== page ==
RELATED: Best at-track photos Saturday at New Hampshire LOUDON, N.H. -- Alex Bowman gained a lot of new fans this weekend at New Hampshire Motor Speedway -- but he may have earned an on-track enemy, as well. Bowman, the 23-year-old tapped to replace Dale Earnhardt Jr. (concussion-like symptoms) in the No. 88 Hendrick Motorsports Chevrolet in Sunday's NASCAR Sprint Cup Series New Hampshire 301 (1:30 p.m. ET, NBCSN, PRN, SiriusXM NASCAR Radio), got into an on-track incident with full-time XFINITY Series driver Ty Dillon shortly before the midway point in Saturday's NASCAR XFINITY Series Auto Lotto 200 race. The No. 88 JR Motorsports driver appeared to clip the right rear of Dillon's No. 3 Richard Childress Racing Chevrolet on the straightaway, sending the title hopeful into the outside wall and out of race contention. Bowman indicated over his team radio that it was not intentional and that his Camaro was battling tight handling, but Dillon wasn't buying it. "Just watching the replay, he wrecked me on purpose," Dillon said in the garage as his No. 3 crew worked to repair his ride. " ... You can ask everybody that was around the 88 today. I'm sure after the race they'll say that he was the toughest one to pass for whatever reason. " ... He felt like he needed to turn me down the straightaway. Obviously I'm not very happy. I'll just try and be the cooler head right now because I'm glad he's still out there on the track and not here (in the garage) with me." Bowman maintained after the race that while he "wasn't really thrilled with how (Dillon) drove (him) prior to the wreck" that "it wasn't, by any means, intentional," but he'll probably wait a bit to offer a face-to-face apology to Dillon. "I'll talk to him, probably let him cool down a little bit," said Bowman, set for his first Sprint Cup Series start of the season on Sunday. "Kid tried to wreck me like four times but he couldn't get it done after that. Probably let him calm down without it turning into just him yelling at me. That's probably what he's going to do. That's probably what I'd do, too. I'd be upset, too. He has every right to be upset. " ... He'll get over it someday." Dillon was able to get back out on the track after the midway mark, but came out more than 50 laps off the pace. He finished 33rd. The championship hopeful came into the race 19 points behind leader Daniel Suarez, in third place. That gap widened to 48 points, just six ahead of second-place finisher Erik Jones . "Pretty upset right now. It's not how you race," Dillon said. "You don't turn me when we're going down the straightaway. I don't know what to say, because I don't have anything good to say, except for I'm glad he's not around right now. "Seemed like (his car) turned pretty good down the straightaway when I was passed him, so maybe he needs to figure out what loose and tight mean. Maybe I can explain it to him."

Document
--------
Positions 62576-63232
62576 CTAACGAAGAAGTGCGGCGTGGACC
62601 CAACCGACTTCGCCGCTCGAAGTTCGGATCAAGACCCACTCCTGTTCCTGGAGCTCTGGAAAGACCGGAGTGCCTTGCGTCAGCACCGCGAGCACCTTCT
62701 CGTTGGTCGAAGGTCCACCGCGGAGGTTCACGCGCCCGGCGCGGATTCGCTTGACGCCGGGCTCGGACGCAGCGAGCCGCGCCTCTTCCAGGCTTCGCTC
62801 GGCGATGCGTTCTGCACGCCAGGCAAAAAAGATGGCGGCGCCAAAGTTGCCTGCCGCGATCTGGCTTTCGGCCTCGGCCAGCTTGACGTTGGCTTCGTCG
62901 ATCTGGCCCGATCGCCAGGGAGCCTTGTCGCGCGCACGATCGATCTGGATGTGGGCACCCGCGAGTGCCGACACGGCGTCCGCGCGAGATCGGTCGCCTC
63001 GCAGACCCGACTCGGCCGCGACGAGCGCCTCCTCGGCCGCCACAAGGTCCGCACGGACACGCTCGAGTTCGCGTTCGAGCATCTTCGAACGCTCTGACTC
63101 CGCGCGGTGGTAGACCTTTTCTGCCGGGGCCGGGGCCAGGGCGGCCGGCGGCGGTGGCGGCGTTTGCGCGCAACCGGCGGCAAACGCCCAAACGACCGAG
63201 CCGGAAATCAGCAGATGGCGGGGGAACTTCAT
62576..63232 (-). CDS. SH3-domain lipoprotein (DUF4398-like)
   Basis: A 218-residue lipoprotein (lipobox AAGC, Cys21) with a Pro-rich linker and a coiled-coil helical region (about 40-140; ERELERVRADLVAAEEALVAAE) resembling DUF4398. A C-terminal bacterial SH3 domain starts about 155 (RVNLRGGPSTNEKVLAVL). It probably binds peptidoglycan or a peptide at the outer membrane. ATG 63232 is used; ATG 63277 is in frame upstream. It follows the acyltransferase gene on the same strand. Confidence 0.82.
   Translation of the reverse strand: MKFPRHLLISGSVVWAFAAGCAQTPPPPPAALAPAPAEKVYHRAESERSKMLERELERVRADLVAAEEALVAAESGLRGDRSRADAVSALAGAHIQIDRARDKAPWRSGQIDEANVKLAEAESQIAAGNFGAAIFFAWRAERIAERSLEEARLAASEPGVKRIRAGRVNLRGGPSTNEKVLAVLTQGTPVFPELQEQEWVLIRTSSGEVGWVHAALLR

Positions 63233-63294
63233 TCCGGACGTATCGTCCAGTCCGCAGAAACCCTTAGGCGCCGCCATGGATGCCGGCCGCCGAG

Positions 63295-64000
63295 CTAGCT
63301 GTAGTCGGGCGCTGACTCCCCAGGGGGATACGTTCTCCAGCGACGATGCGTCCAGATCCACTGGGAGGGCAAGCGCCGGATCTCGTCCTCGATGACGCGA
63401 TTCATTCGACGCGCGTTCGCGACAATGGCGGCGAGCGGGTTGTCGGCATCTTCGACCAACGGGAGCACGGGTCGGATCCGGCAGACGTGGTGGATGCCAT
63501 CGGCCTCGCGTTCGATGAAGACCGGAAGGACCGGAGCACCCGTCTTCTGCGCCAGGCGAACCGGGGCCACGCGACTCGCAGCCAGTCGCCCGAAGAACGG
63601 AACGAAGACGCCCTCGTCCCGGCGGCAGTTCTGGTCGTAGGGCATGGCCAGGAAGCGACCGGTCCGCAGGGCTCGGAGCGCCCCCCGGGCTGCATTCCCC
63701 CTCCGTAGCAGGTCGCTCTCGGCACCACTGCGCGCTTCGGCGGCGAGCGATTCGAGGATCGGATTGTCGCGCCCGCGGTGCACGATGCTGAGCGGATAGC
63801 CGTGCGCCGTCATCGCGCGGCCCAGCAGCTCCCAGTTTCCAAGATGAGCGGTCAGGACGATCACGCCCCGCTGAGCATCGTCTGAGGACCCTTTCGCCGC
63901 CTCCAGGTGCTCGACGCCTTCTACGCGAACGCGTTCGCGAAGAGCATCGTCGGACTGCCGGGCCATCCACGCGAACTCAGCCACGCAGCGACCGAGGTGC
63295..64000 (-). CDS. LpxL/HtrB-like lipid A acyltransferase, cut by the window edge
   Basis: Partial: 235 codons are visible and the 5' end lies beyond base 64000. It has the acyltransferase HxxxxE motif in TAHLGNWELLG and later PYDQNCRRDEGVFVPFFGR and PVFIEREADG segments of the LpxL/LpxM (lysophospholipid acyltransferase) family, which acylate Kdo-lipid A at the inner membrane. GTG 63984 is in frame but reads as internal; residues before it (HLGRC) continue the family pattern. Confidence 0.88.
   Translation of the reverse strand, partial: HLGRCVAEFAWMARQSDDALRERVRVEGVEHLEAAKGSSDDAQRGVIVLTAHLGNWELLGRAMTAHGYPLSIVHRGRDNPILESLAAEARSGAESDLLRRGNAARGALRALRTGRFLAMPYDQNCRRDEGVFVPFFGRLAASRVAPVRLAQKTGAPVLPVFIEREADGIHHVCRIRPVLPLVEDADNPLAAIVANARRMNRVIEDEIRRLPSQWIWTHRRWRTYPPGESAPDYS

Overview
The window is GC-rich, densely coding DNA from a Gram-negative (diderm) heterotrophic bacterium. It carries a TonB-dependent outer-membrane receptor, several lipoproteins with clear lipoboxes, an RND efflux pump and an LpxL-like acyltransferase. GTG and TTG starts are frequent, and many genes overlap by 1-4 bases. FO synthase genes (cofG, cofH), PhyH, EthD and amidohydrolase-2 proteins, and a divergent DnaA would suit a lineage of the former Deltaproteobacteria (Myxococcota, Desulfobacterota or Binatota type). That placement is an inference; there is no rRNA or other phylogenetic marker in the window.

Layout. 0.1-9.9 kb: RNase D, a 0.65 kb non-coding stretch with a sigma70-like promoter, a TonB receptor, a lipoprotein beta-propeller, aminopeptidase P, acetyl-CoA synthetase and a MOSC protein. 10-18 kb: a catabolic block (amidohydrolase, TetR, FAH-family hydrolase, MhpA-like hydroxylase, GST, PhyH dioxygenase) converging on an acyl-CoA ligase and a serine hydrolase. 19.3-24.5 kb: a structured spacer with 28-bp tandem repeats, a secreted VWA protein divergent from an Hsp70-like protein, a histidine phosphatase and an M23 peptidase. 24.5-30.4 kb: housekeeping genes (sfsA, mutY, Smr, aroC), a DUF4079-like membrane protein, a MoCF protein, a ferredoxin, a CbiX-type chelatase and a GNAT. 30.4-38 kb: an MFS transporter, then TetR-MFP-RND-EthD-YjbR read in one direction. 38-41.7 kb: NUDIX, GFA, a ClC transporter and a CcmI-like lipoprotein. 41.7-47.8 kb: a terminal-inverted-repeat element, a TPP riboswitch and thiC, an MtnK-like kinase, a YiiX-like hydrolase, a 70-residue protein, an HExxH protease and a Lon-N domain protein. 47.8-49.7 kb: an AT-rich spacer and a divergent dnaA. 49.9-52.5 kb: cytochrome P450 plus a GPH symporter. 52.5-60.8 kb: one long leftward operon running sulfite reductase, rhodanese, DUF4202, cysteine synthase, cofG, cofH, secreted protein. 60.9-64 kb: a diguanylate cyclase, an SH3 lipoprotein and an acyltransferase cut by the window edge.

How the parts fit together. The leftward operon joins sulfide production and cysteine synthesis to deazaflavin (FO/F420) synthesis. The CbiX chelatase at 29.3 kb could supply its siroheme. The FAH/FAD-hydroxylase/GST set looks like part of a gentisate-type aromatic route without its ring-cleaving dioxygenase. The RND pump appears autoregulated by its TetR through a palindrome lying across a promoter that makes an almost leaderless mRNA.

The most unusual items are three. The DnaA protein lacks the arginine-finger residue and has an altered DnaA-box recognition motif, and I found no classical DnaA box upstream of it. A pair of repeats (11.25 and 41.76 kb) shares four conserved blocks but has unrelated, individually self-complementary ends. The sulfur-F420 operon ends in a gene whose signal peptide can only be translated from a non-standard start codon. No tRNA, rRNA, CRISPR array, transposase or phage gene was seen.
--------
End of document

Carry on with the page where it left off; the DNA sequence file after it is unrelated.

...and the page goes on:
RECAP: Rowdy reigns supreme at the 'Magic Mile'
NASCAR.com's Costner Merrifield recaps the AutoLotto 200 at New Hampshire Motor Speedway as Alex Bowman and Ty Dillon tussle, Bubba bounces back from a wreck, and Kyle Busch claims his 82nd NASCAR Xfinity Series victory.
John Wes Townley sitting out Eldora race with possible concussion